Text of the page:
In the most severe cases, surgery to release pressure on the median nerve may be recommended.

How can carpal tunnel syndrome be prevented?

Carpal tunnel syndrome cannot always be prevented, but some things will reduce the risk of developing it.

Avoid flexing or extending your wrist excessively for long periods of time. Maintain proper posture when using your hands and wrists, keeping your arms and wrists aligned. If you perform repetitive tasks with your hands, take regular breaks to stretch and rest your muscles.


Exercises to treat carpal tunnel syndrome

Certain exercises can help strengthen the muscles of the hand and wrist, improve flexibility and prevent and relieve the symptoms of carpal tunnel syndrome. Here are four of them:

  • Stretches: Gently stretch your hands and wrists, holding each stretch for about 15 to 30 seconds. Do not force them, and stop immediately if you feel pain.
  • Grips: Hold something light in your hand, like a foam ball or hand grip strengthener, and squeeze it as hard as you can. Hold for about 10 seconds and release. Repeat this exercise 10 to 15 times with each hand.
  • Foam ball rolls: Take a foam ball and gently roll it between your hands for a few minutes each day. This will improve blood flow in your hands and strengthen your muscles.
  • Table raises: Place your hands flat on a table. Slowly raise your palms while keeping your fingers in contact with the surface. Hold this position for 5 to 10 seconds, then slowly lower your palms back onto the table. Repeat 10 to 15 times.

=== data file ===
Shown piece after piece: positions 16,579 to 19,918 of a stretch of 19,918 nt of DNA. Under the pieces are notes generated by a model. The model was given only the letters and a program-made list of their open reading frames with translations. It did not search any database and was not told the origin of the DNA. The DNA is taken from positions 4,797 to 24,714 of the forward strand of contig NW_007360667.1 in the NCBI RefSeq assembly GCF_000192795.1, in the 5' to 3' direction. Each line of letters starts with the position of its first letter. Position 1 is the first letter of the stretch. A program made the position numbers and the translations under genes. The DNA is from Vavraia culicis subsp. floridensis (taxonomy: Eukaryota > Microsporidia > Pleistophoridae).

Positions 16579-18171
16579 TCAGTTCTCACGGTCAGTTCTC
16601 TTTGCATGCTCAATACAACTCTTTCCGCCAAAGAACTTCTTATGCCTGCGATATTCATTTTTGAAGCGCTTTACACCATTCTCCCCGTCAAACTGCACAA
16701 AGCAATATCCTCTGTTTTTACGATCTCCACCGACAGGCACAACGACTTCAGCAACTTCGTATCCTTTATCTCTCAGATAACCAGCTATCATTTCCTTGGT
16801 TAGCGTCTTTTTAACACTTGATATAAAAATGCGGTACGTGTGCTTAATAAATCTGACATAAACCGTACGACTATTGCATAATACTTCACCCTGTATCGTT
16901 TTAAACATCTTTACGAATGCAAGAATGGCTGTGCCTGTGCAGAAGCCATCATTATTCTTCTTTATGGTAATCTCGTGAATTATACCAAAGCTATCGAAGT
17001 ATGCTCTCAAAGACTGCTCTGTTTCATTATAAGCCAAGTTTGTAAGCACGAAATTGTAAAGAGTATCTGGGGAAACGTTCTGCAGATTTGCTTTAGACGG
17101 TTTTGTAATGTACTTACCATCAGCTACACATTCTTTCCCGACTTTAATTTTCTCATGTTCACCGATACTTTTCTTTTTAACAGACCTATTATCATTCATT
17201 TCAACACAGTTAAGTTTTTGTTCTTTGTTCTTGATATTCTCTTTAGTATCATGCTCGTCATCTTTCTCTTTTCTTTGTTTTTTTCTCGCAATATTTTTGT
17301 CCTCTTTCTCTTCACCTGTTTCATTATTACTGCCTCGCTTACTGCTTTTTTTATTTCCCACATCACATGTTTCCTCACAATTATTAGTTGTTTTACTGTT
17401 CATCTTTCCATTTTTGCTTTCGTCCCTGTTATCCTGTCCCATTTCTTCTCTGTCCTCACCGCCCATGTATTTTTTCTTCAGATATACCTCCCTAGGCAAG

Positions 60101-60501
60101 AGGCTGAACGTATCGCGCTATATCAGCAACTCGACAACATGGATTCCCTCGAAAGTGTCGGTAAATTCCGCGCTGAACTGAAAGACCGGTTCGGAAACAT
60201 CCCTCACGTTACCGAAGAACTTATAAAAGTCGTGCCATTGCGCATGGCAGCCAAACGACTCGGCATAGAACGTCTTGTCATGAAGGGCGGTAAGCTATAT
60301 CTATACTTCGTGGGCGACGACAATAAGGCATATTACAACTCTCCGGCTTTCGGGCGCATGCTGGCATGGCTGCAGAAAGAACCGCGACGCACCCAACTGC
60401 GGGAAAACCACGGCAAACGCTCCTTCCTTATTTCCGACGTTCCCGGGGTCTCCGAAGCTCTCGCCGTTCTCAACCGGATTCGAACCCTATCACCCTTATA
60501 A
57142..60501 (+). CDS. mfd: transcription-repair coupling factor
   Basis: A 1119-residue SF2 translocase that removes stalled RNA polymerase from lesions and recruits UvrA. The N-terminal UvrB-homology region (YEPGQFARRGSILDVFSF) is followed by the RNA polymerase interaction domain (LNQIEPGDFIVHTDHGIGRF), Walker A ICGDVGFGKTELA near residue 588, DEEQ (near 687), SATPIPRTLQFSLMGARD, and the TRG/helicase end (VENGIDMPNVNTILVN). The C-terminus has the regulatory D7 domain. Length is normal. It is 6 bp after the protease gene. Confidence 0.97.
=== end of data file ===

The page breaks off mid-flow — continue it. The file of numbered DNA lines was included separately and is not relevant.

Jobs most likely to cause carpal tunnel syndrome

Jobs that involve repetitive wrist movements, vibration, unnatural hand and wrist positions or strain can increase the risk of developing carpal tunnel syndrome. Here are some examples:

  • Computer work, particularly data entry or programming
  • Factory assembly or manufacturing work, especially with vibrating tools
  • Construction trades (for example, carpentry or woodworking) that require the frequent use of hand tools such as hammers, saws and screwdrivers
  • Jobs that involve operating heavy vehicles or using repetitive hand controls


Wrist and hand orthoses to treat carpal tunnel syndrome

A wrist and hand orthosis relieves pressure on the median nerve that runs through the carpal tunnel in the wrist. It is worn around the wrist to hold the hand and wrist in a neutral position, aligned with the forearm.

There are several types of orthoses. Some are rigid, some are soft. They should be tailored to each patient for proper fit and use.


Benefits of hand and wrist orthoses

A wrist and hand orthosis does not cure carpal tunnel syndrome, but it can relieve symptoms and help improve the patient’s quality of life. This type of orthosis reduces the pain, numbness and tingling associated with carpal tunnel syndrome.

Wrist and hand orthoses may be worn overnight to relieve symptoms during sleep.

Wearing a wrist orthosis while working offers several benefits. It can:

  • Reduces pressure on the median nerve. This may allow you to continue working without pain or discomfort.
  • Helps you perform manual tasks better without being bothered by symptoms.
  • Avoids aggravating the condition by limiting excessive compression and further nerve damage.
  • Helps prevent repetitive stress injuries.

Four benefits of a wrist and hand orthosis at work

Make an appointment with an orthotist today!